The frequency of testing is critical. Modelling has shown that in educational settings, testing the entire population on a weekly basis is not sufficient to prevent widespread infection. Too many individuals have become infectious and transmitted the virus to multiple contacts before they test positive. As a result, some universities in the US have announced they are planning to test every student and faculty member every 2 days.
It seems unlikely that workplaces will be able to test every employee or worker, every 2 days. At least until testing becomes dramatically cheaper, easier, and quicker.
So if temperature and symptoms screening are of doubtful effectiveness, and if mass testing every 2 days isn’t currently feasible, what can workplaces do to reduce the number of infectious people entering?
A potential answer is contact tracing. By reliably identifying and isolating people who may have been in contact with an employee who tests positive in the period before their test, the chain of transmission can be broken, without having to reduce the testing period down to 2 days.
Similarly, the chain of transmission can be broken for workers who develop symptoms but may have spread the infection to other workers while they were presymptomatic.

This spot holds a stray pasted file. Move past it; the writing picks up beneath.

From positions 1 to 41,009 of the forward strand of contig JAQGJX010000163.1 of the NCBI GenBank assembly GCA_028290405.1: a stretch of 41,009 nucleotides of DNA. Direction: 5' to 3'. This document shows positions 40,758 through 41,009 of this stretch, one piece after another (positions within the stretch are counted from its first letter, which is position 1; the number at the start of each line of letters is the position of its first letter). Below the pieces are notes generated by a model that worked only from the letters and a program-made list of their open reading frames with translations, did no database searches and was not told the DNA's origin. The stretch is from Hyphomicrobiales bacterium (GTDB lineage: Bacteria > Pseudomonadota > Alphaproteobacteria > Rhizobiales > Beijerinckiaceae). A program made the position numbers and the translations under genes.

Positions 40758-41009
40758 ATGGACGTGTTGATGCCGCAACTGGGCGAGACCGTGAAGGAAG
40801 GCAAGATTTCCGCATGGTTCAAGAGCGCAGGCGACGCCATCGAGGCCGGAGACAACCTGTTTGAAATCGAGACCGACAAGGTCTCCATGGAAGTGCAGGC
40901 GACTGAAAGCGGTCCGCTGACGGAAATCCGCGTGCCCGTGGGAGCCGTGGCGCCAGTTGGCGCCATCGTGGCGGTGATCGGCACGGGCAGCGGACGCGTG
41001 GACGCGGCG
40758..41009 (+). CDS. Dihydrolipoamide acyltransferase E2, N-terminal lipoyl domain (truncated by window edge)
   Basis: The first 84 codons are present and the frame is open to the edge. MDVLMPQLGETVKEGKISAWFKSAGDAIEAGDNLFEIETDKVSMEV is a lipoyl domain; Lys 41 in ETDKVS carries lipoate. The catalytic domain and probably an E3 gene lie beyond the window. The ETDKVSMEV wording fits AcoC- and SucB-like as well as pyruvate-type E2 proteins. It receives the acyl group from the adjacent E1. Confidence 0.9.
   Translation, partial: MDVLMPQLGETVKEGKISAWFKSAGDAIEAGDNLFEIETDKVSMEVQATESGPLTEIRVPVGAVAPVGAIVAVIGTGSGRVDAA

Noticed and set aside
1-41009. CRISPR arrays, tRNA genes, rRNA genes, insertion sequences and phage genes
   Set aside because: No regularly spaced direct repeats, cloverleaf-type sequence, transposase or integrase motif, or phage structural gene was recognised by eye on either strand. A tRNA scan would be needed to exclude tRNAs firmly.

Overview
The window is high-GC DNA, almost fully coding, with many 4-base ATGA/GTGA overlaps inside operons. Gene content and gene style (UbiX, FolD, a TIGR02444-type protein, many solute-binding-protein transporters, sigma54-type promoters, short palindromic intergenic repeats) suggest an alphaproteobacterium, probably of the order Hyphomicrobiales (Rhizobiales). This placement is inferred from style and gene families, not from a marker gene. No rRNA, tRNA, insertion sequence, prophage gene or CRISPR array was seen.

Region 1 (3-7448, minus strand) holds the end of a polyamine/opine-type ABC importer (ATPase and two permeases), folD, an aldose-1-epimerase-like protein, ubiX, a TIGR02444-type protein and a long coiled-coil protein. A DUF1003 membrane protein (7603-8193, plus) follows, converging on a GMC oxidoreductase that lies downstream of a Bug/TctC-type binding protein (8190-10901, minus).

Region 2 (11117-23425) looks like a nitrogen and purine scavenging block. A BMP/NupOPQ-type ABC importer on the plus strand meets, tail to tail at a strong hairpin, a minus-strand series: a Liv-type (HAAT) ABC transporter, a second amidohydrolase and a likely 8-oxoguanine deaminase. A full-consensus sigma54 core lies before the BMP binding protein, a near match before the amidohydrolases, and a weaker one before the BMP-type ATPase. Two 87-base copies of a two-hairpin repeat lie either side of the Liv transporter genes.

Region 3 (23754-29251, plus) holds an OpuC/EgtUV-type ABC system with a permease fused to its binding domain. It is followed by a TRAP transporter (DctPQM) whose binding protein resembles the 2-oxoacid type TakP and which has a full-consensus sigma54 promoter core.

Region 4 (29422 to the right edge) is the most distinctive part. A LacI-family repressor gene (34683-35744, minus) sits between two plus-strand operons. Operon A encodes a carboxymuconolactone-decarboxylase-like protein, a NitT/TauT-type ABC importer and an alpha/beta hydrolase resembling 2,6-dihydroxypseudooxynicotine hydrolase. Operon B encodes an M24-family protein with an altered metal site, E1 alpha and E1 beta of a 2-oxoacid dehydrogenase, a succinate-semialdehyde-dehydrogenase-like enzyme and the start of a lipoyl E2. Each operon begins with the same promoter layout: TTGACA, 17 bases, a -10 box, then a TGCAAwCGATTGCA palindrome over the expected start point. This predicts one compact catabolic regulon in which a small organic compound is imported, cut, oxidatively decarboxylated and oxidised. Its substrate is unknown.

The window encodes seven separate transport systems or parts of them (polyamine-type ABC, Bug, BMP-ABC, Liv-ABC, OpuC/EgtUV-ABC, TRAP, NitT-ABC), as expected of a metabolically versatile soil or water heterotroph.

National contact tracing systems are all struggling. Particularly those involving apps. But in the workplace technologies like wearables and WiFi data are viable for contact tracing, and may be effective enough to be extremely valuable.
Either through temperature screening or symptom questionnaires. Ineffective against asymptomatic and presymptomatic spread. Experts are dubious of the value, particularly of temperature screening.
Testing every 2 days could be highly effective, but will not be feasible in most workplaces. Less frequent mass testing might be effective when combined with contact tracing.
While national contact tracing apps are struggling, more effective technologies like wearables may be feasible in workplaces.
Keeping 2 meters apart where possible will reduce short-range spread through droplets, and should be part of any workplace exposure controls.
Isolating different groups or bubbles can reduce the impact of long-range aerosol spread, as well as ensuring business continuity. It should be part of any workplace exposure controls.
Hand washing, contactless entry, and surface cleaning should continue. But with lower emphasis. Hygiene theatre must not divert attention from distancing, group isolation, testing, and contact tracing.
Air replacement and filtering
Many experts would like to see more emphasis on ventilation and/or air filtering. There is growing evidence that longer-range aerosol transmission is important and the focus cannot be solely on distancing to reduce short-range droplet exposure.